Family Law Keyed to Weisberg
In Re Baby M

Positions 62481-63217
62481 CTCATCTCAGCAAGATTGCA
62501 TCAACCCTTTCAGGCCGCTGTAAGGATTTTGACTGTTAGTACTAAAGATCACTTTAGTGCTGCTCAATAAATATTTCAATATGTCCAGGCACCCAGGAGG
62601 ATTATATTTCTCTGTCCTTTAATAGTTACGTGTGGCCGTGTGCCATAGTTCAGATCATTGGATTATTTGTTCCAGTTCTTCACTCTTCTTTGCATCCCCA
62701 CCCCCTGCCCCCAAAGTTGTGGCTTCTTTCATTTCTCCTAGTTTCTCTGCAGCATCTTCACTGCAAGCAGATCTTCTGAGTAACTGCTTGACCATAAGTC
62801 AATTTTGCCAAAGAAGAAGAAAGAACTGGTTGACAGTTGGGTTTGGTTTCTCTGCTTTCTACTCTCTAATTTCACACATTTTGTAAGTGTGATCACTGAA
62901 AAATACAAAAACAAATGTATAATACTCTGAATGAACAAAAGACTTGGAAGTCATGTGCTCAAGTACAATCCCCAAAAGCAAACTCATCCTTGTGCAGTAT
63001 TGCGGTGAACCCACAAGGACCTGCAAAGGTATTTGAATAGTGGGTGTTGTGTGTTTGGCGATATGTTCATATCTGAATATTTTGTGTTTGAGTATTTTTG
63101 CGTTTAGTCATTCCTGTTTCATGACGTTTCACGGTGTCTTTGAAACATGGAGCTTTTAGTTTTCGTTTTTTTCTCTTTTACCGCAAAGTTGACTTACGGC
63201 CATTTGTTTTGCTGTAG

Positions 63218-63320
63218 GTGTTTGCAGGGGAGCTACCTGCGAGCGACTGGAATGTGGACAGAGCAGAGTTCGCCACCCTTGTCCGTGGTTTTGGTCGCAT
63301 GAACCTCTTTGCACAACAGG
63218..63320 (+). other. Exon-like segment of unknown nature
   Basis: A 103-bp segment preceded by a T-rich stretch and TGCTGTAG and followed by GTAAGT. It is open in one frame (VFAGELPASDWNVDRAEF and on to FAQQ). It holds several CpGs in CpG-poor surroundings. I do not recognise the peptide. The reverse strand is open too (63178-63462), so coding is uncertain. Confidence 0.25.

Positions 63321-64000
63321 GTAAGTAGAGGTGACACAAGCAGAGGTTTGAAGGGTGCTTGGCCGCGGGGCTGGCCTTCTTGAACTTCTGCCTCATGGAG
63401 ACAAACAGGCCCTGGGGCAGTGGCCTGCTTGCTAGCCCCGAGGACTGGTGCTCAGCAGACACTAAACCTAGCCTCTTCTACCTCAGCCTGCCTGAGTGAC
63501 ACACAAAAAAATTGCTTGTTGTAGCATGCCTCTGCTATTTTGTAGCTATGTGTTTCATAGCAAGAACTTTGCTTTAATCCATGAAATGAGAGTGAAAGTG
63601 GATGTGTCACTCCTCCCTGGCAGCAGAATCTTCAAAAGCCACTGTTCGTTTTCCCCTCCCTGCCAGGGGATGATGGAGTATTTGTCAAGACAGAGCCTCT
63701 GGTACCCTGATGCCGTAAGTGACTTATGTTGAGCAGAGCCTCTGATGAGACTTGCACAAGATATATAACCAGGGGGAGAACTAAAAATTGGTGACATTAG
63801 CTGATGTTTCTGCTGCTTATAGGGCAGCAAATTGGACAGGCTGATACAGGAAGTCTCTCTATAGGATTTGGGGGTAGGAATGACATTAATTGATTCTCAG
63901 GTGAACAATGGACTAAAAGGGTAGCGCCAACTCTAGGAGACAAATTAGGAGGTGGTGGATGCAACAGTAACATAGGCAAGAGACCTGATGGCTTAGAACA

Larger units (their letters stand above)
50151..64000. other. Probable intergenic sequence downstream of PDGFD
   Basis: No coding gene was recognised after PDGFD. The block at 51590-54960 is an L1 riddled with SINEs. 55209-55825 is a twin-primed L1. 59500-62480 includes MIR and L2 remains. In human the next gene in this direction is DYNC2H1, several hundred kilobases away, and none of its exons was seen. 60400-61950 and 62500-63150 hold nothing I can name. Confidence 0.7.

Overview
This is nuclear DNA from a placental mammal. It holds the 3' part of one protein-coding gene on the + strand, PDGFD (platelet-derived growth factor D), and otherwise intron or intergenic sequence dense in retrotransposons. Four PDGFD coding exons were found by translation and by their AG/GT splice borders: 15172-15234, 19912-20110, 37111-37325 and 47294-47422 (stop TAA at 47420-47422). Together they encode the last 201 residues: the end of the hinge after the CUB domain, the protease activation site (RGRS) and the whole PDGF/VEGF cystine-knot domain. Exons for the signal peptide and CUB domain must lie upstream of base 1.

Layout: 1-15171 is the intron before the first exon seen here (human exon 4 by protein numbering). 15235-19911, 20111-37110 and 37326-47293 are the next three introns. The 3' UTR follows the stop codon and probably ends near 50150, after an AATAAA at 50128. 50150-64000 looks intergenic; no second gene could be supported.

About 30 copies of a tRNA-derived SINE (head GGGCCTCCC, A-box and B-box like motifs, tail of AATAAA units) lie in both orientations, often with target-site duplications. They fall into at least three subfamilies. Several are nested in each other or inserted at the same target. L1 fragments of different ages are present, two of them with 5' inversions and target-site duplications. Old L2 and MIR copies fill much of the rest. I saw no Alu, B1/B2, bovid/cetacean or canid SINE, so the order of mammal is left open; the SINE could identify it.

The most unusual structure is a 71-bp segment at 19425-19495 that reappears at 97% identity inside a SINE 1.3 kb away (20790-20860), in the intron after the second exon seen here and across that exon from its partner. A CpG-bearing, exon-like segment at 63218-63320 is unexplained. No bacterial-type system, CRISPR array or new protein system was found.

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In 1985 William Stern and Mary Beth Whitehead entered into a surrogacy contract stating that Stern’s wife, Elizabeth, was infertile, that they wanted a child, and Mrs. Whitehead was willing to provide that child as mother with Mr. Stern as father. Through artificial insemination using Mr. Stern’s sperm, Mrs. Whitehead would become pregnant. Mrs. Whitehead would deliver the born child to the Sterns and terminate her maternal rights so that Mrs. Stern could thereafter adopt the child. Mrs. Whitehead’s husband, Richard, was also a party to the contract; Mrs. Stern was not. Mr. Whitehead promised to do all acts necessary to rebut the presumption of paternity. The contract gave Mrs. Stern sole custody in the event of Mr. Stern’s death. Mr. Stern agreed to pay Mrs. Whitehead $10,000 after the child’s birth, on its delivery to him. He agreed to pay $7,500 to the Infertility Center of New York (ICNY), and ICNY arranged for the surrogacy contract. The history of the parties sug gests good faith. However, almost from the moment of birth Mrs. Whitehead realized she could not part with the child. She nonetheless turned her child over to the Sterns on March 30 at the Whiteheads’ home. Later that evening Mrs. Whitehead was stricken with unbearable sadness. The Sterns, concerned that she might commit suicide turned the child over to her on her word that she would return her in a week. It became apparent that Mrs. Whitehead could not return the child, and Mr. Stern filed a complaint seeking enforcement of the surrogacy contract. An order in favor of Stern was entered, and the process server, aided by police, entered Mrs. Whitehead’s home to execute the order. Mr. Whitehead fled with the child. The Whiteheads fled to Florida with Baby M. Police in Florida forcibly removed the child from her grandparent’s home and turned the child over to the Sterns. At trial, the court held that the surrogacy contract was valid, it ordered Mrs. Whitehead’s parental rights be terminated, that sole custody be granted to Mr. Stern, and immediately entered an order allowing the adoption of Melissa by Mrs. Stern. The trial court devoted the major portion of its opinion to the question of the baby’s best interests, finding that specific performance would not be granted unless that remedy was in the best interests of the child. On the question of best interests, the Supreme Court agreed substantially with both the trial court’s analysis and conclusions. However, the Court differed in its review and analysis of the surrogacy contract.
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